Forecast for Sunday to Tuesday:
A cold and unsettled period can be expected throughout BC as we see some lingering moisture behind Saturday's storm, and also a little bit of moisture arriving from a weak disturbance on Monday and Tuesday.
Cold air aloft will also result in an unstable airmass each afternoon as the sun heats up the lower atmosphere, causing air parcels to become buoyant as they rise into the surrounding colder air aloft. This pattern will favor hit-or-miss convective snow showers each day that will be fairly random in nature throughout BC.
Snow totals each day will most likely range from 0 to 5 cm (0-2") but I wouldn't rule out isolated higher amounts of 10 cm (4") at any given location should heavier bands of snow develop and set up over an area for an extended period.
Snow levels will remain low during this period, below the bases of most ski areas. Winds will also be lighter compared to prior days.
Despite the cold airmass by early April standards, there will still be enough sun peeking through to impact snow conditions on many aspects. Target north-facing shaded and/or high elevation terrain for soft snow, and/or wait until the snow softens up a little bit each afternoon on south-facing aspects and lower elevation terrain.
A significant pattern change will occur during the second half of next week as we see a transition from a winter-like pattern to a spring-like pattern.
Wednesday (April 5) will be an in-between day with dry and mostly sunny conditions expected. Temperatures will still be on the chilly side with highs just below freezing at mid-mountain Interior resorts and just above freezing at mid-mountain Coast Range resorts. Still, the sunshine will give it a spring feel.
Starting on Thursday, April 6th and continuing into the week of April 10th, a ridge of high pressure will build over the Western U.S. and extend northward into BC. This will usher in much warmer air with temperatures trending progressively warmer over time.
However, this looks like a "dirty ridge" type of pattern as storm systems tracking across the norther periphery of the ridge will likely impact Northern BC (as well as Vancouver Island) on a frequent basis. The warmer air will support a mix of rain and snow across Northern BC with snow levels reaching mid-mountain elevations or higher, even up north.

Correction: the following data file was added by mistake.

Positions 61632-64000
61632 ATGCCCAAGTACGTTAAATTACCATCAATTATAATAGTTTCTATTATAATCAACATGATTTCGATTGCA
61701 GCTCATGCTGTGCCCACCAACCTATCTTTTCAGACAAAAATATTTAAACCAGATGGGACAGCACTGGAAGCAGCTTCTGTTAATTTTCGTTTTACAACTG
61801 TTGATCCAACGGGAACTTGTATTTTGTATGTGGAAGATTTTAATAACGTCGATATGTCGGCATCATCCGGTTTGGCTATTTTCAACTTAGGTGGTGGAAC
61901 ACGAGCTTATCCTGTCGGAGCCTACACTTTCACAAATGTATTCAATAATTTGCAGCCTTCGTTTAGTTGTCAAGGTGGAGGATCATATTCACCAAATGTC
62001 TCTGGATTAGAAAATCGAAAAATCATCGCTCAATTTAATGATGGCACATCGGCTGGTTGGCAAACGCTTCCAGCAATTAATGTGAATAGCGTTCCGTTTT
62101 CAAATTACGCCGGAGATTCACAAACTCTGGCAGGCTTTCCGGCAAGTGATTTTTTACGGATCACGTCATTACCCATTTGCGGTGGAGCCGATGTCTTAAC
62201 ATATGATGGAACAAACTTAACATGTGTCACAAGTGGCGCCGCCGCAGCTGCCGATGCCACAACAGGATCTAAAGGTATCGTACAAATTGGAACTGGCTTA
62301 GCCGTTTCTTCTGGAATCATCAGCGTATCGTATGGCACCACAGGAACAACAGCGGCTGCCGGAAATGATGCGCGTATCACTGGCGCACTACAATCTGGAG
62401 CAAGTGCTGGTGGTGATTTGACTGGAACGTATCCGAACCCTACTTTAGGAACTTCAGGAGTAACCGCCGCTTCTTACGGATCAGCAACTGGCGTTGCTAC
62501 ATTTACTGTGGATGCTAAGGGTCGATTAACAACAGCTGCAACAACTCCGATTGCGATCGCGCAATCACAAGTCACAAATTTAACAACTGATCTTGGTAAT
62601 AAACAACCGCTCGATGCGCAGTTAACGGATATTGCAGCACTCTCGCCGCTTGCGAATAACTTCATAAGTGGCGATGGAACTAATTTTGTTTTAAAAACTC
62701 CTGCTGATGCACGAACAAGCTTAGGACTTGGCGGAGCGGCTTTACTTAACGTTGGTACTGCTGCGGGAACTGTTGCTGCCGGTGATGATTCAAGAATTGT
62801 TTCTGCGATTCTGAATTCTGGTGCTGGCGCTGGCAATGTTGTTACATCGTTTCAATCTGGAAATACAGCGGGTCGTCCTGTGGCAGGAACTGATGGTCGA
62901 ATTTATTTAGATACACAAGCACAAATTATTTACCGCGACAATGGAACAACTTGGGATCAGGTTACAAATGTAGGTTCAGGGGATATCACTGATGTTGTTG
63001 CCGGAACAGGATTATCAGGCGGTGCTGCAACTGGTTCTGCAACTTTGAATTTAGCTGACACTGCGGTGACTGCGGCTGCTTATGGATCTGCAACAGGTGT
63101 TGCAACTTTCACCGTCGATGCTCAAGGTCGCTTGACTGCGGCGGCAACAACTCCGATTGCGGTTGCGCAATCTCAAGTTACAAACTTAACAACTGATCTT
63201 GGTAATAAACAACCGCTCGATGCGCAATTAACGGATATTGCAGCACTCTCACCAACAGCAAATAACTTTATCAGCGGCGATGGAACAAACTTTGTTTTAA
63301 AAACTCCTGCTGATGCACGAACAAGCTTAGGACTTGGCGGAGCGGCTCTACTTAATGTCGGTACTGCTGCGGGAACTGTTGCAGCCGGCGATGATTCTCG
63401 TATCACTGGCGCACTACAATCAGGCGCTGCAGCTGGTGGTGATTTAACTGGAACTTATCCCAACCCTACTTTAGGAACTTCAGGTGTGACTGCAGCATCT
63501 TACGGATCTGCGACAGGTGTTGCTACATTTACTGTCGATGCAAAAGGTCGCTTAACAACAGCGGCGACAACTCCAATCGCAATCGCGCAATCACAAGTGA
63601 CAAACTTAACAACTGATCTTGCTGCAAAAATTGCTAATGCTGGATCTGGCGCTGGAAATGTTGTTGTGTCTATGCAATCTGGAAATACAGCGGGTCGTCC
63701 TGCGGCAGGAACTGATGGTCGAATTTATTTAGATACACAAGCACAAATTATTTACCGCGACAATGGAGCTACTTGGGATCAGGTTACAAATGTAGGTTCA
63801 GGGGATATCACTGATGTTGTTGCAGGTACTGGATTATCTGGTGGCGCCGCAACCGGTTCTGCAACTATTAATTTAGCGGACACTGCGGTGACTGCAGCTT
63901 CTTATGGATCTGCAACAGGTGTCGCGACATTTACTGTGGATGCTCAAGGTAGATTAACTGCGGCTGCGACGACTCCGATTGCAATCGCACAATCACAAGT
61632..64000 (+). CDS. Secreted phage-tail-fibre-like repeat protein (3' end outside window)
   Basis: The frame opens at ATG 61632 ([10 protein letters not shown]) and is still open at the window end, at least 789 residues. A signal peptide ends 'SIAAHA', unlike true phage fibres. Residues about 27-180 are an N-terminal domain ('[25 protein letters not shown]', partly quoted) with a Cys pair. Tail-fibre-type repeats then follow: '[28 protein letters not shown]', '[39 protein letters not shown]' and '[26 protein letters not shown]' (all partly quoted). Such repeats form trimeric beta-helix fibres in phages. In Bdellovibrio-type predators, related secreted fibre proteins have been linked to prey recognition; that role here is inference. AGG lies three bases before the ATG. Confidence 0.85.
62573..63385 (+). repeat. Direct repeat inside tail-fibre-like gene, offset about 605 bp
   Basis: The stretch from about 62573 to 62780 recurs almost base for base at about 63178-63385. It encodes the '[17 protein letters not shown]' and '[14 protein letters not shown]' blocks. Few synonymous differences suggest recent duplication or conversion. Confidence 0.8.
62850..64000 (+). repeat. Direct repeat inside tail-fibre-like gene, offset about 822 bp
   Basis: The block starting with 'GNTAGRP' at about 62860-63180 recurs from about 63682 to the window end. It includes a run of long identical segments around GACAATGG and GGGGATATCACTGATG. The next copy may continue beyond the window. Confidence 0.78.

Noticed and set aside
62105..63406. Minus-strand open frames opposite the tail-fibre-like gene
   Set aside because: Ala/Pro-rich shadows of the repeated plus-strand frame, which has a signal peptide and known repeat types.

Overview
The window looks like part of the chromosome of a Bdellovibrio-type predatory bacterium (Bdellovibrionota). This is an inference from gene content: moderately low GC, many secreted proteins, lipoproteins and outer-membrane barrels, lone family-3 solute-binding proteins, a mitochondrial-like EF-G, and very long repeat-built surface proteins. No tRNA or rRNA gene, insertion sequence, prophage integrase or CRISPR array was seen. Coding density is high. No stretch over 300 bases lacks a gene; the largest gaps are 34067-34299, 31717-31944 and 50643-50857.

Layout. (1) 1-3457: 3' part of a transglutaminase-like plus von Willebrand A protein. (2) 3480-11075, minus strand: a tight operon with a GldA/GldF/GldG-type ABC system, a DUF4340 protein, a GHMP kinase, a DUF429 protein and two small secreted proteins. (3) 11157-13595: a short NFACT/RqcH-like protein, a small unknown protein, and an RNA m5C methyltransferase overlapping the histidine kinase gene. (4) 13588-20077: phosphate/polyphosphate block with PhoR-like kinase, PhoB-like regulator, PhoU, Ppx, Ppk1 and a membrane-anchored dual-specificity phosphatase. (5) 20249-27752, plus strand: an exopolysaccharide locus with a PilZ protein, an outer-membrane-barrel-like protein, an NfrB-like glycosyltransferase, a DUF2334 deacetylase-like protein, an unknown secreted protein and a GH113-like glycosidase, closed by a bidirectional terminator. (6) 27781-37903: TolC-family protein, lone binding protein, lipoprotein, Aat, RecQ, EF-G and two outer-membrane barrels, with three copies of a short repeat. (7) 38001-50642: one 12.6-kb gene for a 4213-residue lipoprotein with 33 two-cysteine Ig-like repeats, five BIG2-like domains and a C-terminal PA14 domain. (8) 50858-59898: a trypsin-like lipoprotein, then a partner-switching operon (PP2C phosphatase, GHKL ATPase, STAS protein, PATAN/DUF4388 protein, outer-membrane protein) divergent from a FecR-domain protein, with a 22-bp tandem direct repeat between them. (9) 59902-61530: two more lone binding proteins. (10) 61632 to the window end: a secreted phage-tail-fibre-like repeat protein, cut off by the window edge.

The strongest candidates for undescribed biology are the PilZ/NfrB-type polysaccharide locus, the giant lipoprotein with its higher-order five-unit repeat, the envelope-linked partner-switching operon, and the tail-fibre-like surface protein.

Southern BC will be right on the fringe of this pattern and will likely see less moisture compared to Northern BC. However, we could still see storms extending far enough south to bring periods of rain and snow to Southern BC at times, especially the Coast Range in Southwest BC.
Across the Interior, northern areas such as Revelstoke and Kicking Horse will have the best chance of seeing occasional shots of rain and snow, while southern areas of the Interior will likely see a drier pattern with fewer/lighter precipitation opportunities.
Snow levels will generally be trending upward over time with snow levels creeping up to mid-mountain or higher at most areas by the weekend of April 8th-9th – depending on when/where/if precipitation falls of course. Snow conditions will generally become more slushy during this period as well with mild overnight temperatures also expected.
Thanks so much for reading and have a great weekend! Next update on Tuesday (April 4).
I am transitioning over to "spring hours" as the season slowly starts to wind down over the next couple of weeks. I will be posting forecasts on Tuesdays-Thursdays-Saturdays moving forward with my final post of the season on Saturday, April 15th.
Projected Ski Resort Closing Dates:
Hudson Bay Mountain